MAFS.4.OA.1.1.a: Determine whether an equation is true or false by using comparative relational thinking. For example, without adding 60 and 24, determine whether the equation 60 + 24 = 57 + 27 is true or false.

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Math Worksheet Collection: One-Step Equations

Overview

Solving One-Step Equations

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INSTRUCTIONAL RESOURCE: Anatomy of an Equation: -ax^2 + bx + c = 0

INSTRUCTIONAL RESOURCE: Anatomy of an Equation: -ax^2 + bx + c = 0 In this PowerPoint presentation, analyze the steps in solving a quadratic equation with two roots. In this Interactive we work with this version of the quadratic equation: -ax^2 + bx + c = 0.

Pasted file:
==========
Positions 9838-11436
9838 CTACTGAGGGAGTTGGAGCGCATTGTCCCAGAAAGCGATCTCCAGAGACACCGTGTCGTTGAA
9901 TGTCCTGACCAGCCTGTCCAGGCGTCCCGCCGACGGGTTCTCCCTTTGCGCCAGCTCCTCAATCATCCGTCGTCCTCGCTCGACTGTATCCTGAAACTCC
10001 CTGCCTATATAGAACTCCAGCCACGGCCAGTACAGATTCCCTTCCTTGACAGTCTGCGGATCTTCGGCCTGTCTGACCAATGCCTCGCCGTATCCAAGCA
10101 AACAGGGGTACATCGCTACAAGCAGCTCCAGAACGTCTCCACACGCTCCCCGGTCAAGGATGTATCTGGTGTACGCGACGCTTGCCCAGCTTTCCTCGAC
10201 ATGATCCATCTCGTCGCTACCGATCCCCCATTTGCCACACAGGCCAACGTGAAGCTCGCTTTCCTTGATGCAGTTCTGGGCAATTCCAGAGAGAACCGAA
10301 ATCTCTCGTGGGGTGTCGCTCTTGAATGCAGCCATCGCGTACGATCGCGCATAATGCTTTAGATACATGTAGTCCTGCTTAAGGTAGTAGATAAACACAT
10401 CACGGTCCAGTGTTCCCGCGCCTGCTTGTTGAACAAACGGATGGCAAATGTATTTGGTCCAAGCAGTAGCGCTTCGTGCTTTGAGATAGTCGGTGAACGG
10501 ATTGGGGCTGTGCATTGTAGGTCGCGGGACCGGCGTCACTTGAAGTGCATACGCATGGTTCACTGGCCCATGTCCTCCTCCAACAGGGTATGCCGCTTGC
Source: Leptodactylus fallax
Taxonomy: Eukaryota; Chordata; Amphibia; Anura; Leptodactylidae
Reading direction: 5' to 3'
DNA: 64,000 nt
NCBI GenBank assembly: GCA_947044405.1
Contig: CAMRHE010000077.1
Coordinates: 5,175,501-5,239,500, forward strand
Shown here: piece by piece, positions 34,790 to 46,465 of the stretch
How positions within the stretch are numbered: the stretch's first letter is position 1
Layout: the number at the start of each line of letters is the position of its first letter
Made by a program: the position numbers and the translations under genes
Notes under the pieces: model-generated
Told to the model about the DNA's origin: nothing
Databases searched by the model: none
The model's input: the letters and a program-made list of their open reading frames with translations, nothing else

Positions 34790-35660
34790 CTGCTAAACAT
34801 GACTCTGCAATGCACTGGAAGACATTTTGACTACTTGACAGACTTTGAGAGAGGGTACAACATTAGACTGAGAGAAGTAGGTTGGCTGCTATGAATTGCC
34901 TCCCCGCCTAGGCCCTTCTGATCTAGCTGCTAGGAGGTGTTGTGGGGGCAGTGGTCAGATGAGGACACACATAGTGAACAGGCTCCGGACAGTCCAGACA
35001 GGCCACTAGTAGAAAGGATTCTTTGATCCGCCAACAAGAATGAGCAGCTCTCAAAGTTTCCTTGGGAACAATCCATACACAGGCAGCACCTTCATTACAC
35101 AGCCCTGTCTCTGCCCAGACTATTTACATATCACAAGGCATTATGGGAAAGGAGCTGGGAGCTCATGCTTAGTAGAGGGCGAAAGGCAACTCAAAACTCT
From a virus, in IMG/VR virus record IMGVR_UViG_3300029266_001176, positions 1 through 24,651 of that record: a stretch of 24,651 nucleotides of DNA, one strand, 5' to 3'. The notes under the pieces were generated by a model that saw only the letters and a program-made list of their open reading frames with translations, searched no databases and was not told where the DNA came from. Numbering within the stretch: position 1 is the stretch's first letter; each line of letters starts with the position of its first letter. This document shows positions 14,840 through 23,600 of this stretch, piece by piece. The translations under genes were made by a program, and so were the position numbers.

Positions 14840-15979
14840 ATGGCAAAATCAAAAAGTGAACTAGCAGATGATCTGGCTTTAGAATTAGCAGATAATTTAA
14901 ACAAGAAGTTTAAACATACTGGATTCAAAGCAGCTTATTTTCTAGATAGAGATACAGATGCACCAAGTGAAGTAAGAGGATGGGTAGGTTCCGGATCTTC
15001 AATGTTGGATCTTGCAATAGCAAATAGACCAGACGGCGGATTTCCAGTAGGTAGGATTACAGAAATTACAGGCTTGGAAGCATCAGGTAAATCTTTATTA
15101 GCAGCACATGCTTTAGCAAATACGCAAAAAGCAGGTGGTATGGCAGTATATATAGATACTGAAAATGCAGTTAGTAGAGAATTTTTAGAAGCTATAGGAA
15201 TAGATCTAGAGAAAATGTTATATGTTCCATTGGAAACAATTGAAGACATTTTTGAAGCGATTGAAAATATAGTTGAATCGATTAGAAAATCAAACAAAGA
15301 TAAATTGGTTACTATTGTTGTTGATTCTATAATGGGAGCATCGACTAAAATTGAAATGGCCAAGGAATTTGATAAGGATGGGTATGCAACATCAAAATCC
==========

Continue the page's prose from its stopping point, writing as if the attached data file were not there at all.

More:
Polynomial Functions and Equations

INSTRUCTIONAL RESOURCE: Anatomy of an Equation: -ax^2 + bx - c = 0

INSTRUCTIONAL RESOURCE: Anatomy of an Equation: -ax^2 + bx - c = 0 In this PowerPoint presentation, analyze the steps in solving a quadratic equation with two roots. In this Interactive we work with this version of the quadratic equation: -ax^2 + bx - c = 0.

Polynomial Functions and Equations

INSTRUCTIONAL RESOURCE: Anatomy of an Equation: -ax^2 - bx + c = 0

INSTRUCTIONAL RESOURCE: Anatomy of an Equation: -ax^2 - bx + c = 0 In this PowerPoint presentation, analyze the steps in solving a quadratic equation with two roots. In this Interactive we work with this version of the quadratic equation: -ax^2 - bx + c = 0.

Polynomial Functions and Equations

INSTRUCTIONAL RESOURCE: Anatomy of an Equation: -ax^2 - bx - c

INSTRUCTIONAL RESOURCE: Anatomy of an Equation: -ax^2 - bx - c In this PowerPoint presentation, analyze the steps in solving a quadratic equation with two roots. In this Interactive we work with this version of the quadratic equation: -ax^2 - bx - c = 0.

Polynomial Functions and Equations